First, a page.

Dear First-Time Radiation Friend
Dear First-Time Radiation Friend,
I noticed you as you walked into the waiting area — unsure whether to look at me or not. You chose the latter and sat in the chair as you waited for your name to be called. You didn’t dare look at anything but the hands on your lap, as I’m sure your mind was wandering.
You jumped as they (the radiation techs) called you in and greeted the girls with a big smile and some friendly small talk. That’s what you do for the next few weeks — lots of small talk. I hear you from behind the door as you happily yell, “That’s it? I’m all done.”
Ahh yes, the innocence.
I, too, was that happy patient at week one. I thought radiation would be a breeze. A few images, some breath holding and you leave none the wearier. Oh my new friend, I wish I could tell you the next 30 visits are just as easy.
But you see, you will start to drag your sore-skinned body in every day, dreading the flash of the beams. Your fatigue (that you may or may not have left behind from chemo) will soon start to set in.
You will hit a wall.
You will be so tired you cannot even begin to imagine these beams that are hopefully saving your life are causing you so much anguish. You were not warned nearly enough that this would be exhausting — physically.
My first time friend, you need to know that Aquaphor and Calendula lotion will be your best friends. You will apply diligently and often because the soreness, redness, rawness, burning and stinging sensation that you are about to endure will require you to do so.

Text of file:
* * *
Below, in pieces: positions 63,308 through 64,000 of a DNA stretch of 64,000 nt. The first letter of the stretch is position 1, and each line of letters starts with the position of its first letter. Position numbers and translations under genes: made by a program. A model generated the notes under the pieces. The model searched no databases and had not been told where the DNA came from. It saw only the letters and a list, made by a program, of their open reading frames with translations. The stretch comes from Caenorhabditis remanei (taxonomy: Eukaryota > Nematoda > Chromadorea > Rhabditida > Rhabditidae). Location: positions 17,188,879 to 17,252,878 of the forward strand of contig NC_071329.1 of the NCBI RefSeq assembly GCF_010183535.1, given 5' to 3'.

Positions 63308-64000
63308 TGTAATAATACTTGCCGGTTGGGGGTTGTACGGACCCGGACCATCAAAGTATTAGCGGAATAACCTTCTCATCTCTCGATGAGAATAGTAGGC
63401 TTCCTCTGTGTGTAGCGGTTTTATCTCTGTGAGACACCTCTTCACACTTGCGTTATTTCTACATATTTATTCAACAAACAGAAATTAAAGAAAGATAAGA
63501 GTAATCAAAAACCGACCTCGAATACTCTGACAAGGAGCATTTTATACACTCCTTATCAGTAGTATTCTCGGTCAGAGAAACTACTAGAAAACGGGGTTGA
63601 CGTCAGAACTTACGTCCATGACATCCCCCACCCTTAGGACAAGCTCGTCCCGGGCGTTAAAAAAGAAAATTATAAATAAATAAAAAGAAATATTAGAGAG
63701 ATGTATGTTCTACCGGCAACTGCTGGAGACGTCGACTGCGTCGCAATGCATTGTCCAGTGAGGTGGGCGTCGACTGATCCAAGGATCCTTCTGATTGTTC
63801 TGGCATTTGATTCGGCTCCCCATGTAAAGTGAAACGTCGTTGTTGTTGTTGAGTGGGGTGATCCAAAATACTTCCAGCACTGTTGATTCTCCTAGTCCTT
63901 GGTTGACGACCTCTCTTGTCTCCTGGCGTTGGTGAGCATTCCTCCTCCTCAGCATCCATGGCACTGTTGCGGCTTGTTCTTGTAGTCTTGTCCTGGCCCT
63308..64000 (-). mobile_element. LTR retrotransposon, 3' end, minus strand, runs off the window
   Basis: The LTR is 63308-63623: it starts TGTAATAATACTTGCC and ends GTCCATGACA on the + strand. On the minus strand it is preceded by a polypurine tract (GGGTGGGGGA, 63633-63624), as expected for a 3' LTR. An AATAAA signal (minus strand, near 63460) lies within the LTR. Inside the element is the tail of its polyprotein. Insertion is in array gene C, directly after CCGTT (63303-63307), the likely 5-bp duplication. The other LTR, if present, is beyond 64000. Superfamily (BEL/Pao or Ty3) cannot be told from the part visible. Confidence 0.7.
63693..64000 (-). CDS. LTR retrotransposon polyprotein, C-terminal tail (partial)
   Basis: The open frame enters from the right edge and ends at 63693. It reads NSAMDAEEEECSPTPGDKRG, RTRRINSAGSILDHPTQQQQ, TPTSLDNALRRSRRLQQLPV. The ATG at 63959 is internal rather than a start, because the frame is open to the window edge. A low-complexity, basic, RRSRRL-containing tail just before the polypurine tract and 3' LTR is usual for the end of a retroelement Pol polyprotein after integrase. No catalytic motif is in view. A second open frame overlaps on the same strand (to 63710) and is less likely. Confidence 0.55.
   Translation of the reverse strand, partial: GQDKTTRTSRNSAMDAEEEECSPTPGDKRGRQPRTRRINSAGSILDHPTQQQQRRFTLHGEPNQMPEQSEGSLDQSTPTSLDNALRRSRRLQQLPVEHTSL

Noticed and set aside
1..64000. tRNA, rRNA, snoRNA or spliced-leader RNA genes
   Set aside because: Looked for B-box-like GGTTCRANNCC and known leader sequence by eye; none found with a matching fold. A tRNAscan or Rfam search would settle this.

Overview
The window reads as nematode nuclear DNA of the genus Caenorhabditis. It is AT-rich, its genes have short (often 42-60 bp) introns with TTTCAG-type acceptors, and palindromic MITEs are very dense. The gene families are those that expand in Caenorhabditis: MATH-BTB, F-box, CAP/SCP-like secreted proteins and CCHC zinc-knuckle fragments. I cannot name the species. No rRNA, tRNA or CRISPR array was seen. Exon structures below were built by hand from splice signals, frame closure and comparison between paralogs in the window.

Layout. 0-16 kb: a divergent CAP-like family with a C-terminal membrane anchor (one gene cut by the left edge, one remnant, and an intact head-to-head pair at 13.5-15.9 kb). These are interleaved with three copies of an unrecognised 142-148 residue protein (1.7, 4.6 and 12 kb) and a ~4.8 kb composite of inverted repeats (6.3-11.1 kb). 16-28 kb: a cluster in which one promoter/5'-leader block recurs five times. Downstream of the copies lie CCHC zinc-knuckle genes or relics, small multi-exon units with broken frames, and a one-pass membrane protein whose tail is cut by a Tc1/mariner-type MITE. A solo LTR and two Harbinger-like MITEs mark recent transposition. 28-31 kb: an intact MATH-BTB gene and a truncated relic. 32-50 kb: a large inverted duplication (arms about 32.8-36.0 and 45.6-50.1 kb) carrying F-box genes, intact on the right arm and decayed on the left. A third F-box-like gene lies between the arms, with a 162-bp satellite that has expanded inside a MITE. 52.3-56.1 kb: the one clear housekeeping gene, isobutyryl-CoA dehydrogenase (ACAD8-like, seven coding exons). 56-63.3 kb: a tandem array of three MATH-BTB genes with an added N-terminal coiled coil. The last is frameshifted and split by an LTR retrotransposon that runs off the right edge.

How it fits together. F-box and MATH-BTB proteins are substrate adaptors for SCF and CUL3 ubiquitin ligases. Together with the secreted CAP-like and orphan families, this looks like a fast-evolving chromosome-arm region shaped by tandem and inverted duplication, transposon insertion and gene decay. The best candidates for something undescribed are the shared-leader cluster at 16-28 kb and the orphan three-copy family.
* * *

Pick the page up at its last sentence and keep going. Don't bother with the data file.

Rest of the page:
If you are as lucky as I was, they will be radiating your lymph node area under your armpit and you will wail as you start to try to stretch your arm any which way because the tugging feeling of your skin being stretched is gut-wrenching.
You may shed a few tears and you may bitch and complain to anyone who will listen that cancer really sucks and you will continually repeat that you had no idea radiation would be this hard. And maybe it wont be for you because clearly not everyone is experiencing the pain — we may be one of the (un)fortunate few.
Yes, cancer really is the gift that keeps on giving.
Your days will turn into weeks.
You will get so sick of the sight of the hospital entrance sign and the ticket machine to pay for daily parking that you curse as you drive up.
You may stop at the little snack center on the way out for some bottled water (and of course the grahams if you’re not sick of the sight of them just yet) and will venture out — back into your life — until 24 hours later where you will do it all over again.
At some point you will near the end. It may seem like the day will never come, but just as your days of chemo and surgery come and go — you will be there. You will get to an end point.
I pray for you, my new friend, that your outcome looks promising.
I hope you are sitting there, like I am, looking out into the sunshine and thinking a year from now, you will be tucking your newly grown hair behind your ear, that graham crackers are no longer a part of your diet (and possibly the reason you have gained 10 pounds from this stinking disease), and that you are feeling strong again — physically, yet more importantly, emotionally.
Some day, my new radiation friend, we will remember these raw, painful days are what made us stronger. They are what made us reappreciate things. What made us smile and love a bit more, yell and argue a bit less.
I wish you well.
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Thinkstock photo by yukihipo